After pushing above $2.40/MMBtu, natural gas futures steadied a bit Wednesday as traders looked ahead to the newest government storage data for further direction. The September Nymex gas futures contract settled at $2.426, up nine-tenths of a cent from Tuesday’s close. October nudged 0.007 cents higher to $2.563.
Spot gas prices were mixed as the only pockets of strong demand were limited to the western half of the country. NGI’s Spot Gas National Avg. dropped 8.0 cents to $2.220.
The last couple of weeks in the natural gas market have been a whirlwind, with anticipation of rising export demand. Higher global gas prices have fueled a more than 60-cent rally at the front of the Nymex curve since the beginning of August.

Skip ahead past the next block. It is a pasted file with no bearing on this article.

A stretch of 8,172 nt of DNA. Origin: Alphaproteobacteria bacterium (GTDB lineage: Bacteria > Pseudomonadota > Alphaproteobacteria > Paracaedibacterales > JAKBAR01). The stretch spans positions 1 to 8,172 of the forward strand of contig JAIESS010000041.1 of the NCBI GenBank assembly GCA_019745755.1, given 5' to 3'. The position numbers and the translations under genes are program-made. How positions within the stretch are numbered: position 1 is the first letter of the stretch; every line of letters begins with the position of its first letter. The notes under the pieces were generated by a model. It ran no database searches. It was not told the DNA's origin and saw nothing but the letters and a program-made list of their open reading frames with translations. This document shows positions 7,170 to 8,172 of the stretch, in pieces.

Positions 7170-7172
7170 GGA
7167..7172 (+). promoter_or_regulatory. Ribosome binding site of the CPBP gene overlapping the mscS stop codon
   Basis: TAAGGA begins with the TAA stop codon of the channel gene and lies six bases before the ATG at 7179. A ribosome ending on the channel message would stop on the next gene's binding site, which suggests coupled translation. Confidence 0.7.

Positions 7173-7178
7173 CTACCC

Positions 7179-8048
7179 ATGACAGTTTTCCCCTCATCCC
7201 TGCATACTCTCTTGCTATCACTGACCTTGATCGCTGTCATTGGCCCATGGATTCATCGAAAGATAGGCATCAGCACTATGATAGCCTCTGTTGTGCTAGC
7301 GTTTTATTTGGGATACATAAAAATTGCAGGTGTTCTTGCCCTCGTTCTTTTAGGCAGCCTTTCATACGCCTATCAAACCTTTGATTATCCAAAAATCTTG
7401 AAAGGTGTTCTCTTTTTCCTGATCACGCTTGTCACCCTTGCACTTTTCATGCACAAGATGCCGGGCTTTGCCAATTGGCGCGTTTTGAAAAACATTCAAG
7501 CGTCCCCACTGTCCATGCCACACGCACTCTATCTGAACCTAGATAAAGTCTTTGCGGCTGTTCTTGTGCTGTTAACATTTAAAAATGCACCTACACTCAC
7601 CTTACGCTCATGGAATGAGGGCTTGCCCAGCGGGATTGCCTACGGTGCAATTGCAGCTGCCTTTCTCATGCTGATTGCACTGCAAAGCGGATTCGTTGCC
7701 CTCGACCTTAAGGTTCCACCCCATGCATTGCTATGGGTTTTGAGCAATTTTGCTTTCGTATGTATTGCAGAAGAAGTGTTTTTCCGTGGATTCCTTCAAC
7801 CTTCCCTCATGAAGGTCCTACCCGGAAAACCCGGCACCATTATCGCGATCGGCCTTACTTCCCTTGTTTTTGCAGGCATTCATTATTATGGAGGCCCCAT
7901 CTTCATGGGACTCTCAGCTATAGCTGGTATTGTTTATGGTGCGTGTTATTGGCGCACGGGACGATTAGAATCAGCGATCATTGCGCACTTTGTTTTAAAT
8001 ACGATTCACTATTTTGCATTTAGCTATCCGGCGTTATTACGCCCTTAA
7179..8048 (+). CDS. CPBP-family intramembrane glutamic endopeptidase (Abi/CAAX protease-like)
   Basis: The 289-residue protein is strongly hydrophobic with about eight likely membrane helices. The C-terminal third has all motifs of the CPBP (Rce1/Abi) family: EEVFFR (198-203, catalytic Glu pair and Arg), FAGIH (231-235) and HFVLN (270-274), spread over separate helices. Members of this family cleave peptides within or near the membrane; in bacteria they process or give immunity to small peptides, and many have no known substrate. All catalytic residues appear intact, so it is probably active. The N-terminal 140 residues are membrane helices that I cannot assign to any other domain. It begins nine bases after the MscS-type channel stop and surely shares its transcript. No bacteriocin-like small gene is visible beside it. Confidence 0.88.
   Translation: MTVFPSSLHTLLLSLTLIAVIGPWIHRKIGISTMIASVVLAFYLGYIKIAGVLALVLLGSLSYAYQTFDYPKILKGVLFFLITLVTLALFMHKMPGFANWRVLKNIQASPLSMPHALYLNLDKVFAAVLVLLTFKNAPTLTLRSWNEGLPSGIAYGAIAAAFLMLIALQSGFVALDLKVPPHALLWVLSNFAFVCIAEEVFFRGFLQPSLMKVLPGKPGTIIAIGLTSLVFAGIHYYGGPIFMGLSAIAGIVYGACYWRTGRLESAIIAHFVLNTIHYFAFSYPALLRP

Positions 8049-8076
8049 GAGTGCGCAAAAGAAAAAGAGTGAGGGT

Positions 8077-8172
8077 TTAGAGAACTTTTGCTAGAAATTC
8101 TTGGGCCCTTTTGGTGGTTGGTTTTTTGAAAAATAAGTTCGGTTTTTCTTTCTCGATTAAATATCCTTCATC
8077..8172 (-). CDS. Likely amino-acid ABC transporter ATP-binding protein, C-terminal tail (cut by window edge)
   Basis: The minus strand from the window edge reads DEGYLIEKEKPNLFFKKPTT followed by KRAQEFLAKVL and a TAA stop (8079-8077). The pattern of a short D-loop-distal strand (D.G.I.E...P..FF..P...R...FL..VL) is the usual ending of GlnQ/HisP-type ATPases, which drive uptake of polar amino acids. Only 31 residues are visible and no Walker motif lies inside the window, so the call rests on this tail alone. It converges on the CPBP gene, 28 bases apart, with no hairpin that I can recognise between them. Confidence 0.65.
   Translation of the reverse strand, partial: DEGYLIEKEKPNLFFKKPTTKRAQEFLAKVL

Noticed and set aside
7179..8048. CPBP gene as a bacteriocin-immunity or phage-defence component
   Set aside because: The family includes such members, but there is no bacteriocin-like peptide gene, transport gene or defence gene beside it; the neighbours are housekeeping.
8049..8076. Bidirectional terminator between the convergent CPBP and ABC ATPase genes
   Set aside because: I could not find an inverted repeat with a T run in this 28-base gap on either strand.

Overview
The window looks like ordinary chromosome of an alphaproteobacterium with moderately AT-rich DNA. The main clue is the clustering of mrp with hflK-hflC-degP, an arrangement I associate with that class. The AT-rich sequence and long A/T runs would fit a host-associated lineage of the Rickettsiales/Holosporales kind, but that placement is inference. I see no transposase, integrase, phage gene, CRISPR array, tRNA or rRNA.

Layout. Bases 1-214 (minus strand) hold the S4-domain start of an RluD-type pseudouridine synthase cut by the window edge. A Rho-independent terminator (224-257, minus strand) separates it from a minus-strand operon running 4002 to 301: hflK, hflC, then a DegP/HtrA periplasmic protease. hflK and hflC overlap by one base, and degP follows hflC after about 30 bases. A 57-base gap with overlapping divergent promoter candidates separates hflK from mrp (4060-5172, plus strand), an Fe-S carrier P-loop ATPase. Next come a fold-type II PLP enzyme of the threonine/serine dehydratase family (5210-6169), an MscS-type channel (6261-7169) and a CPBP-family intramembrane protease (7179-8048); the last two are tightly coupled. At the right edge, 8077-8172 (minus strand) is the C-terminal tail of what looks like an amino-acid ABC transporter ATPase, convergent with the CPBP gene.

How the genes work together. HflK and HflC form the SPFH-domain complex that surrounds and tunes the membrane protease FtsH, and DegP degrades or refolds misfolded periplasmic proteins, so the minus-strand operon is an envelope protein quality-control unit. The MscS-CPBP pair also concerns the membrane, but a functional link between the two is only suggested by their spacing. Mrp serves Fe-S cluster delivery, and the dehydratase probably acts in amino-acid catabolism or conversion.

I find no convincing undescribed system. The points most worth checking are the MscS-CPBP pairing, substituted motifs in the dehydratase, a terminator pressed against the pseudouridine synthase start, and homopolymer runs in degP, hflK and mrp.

Mobius Risk Group noted the gains have extended further out the curve as well, with 18 positive daily changes logged for the November 2020 Nymex contract since early July and 17 positive daily changes for November Title Transfer Facility (TTF) futures. Over that same period, there have been 11 down days for the November Nymex contract and 14 down days for the corresponding TTF contract.
“From start (July 7) to finish (Aug. 18), the November Nymex contract has increased by 51 cents and November TTF has moved up 38 cents,” Mobius said.
The linkage between the domestic natural gas markets at downstream markets in Europe is growing stronger, according to the firm. Furthermore, with the spread to Asia for the same delivery month at less than $2.00, the same could be said of the relationship between Henry Hub and the Japan Korea Marker (JKM). This is not a new dynamic, Mobius pointed out, as the collapse in Henry Hub earlier this summer was precipitated by an even sharper decline in the TTF/JKM destination markets.